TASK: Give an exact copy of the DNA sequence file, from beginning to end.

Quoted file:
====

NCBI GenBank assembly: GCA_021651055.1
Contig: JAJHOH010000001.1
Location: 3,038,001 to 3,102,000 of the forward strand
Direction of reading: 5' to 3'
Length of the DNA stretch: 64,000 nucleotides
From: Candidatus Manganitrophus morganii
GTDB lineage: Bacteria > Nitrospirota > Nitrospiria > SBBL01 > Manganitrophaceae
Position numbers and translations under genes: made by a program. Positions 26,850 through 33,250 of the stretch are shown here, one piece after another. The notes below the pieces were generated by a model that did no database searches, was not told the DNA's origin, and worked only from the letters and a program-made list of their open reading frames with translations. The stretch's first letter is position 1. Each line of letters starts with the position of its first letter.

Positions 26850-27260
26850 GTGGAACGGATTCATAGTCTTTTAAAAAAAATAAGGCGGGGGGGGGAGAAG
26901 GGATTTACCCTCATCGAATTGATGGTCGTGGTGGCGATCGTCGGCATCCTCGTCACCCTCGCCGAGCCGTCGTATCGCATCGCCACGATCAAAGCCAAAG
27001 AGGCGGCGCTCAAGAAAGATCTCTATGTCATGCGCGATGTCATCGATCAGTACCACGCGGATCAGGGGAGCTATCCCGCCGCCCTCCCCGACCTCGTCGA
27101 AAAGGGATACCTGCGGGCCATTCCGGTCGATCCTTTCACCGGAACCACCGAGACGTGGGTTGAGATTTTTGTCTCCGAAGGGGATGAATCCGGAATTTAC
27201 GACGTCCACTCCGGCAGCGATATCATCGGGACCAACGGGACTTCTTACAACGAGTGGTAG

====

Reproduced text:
NCBI GenBank assembly: GCA_021651055.1
Contig: JAJHOH010000001.1
Location: 3,038,001 to 3,102,000 of the forward strand
Direction of reading: 5' to 3'
Length of the DNA stretch: 64,000 nucleotides
From: Candidatus Manganitrophus morganii
GTDB lineage: Bacteria > Nitrospirota > Nitrospiria > SBBL01 > Manganitrophaceae
Position numbers and translations under genes: made by a program. Positions 26,850 through 33,250 of the stretch are shown here, one piece after another. The notes below the pieces were generated by a model that did no database searches, was not told the DNA's origin, and worked only from the letters and a program-made list of their open reading frames with translations. The stretch's first letter is position 1. Each line of letters starts with the position of its first letter.

Positions 26850-27260
26850 GTGGAACGGATTCATAGTCTTTTAAAAAAAATAAGGCGGGGGGGGGAGAAG
26901 GGATTTACCCTCATCGAATTGATGGTCGTGGTGGCGATCGTCGGCATCCTCGTCACCCTCGCCGAGCCGTCGTATCGCATCGCCACGATCAAAGCCAAAG
27001 AGGCGGCGCTCAAGAAAGATCTCTATGTCATGCGCGATGTCATCGATCAGTACCACGCGGATCAGGGGAGCTATCCCGCCGCCCTCCCCGACCTCGTCGA
27101 AAAGGGATACCTGCGGGCCATTCCGGTCGATCCTTTCACCGGAACCACCGAGACGTGGGTTGAGATTTTTGTCTCCGAAGGGGATGAATCCGGAATTTAC
27201 GACGTCCACTCCGGCAGCGATATCATCGGGACCAACGGGACTTCTTACAACGAGTGGTAG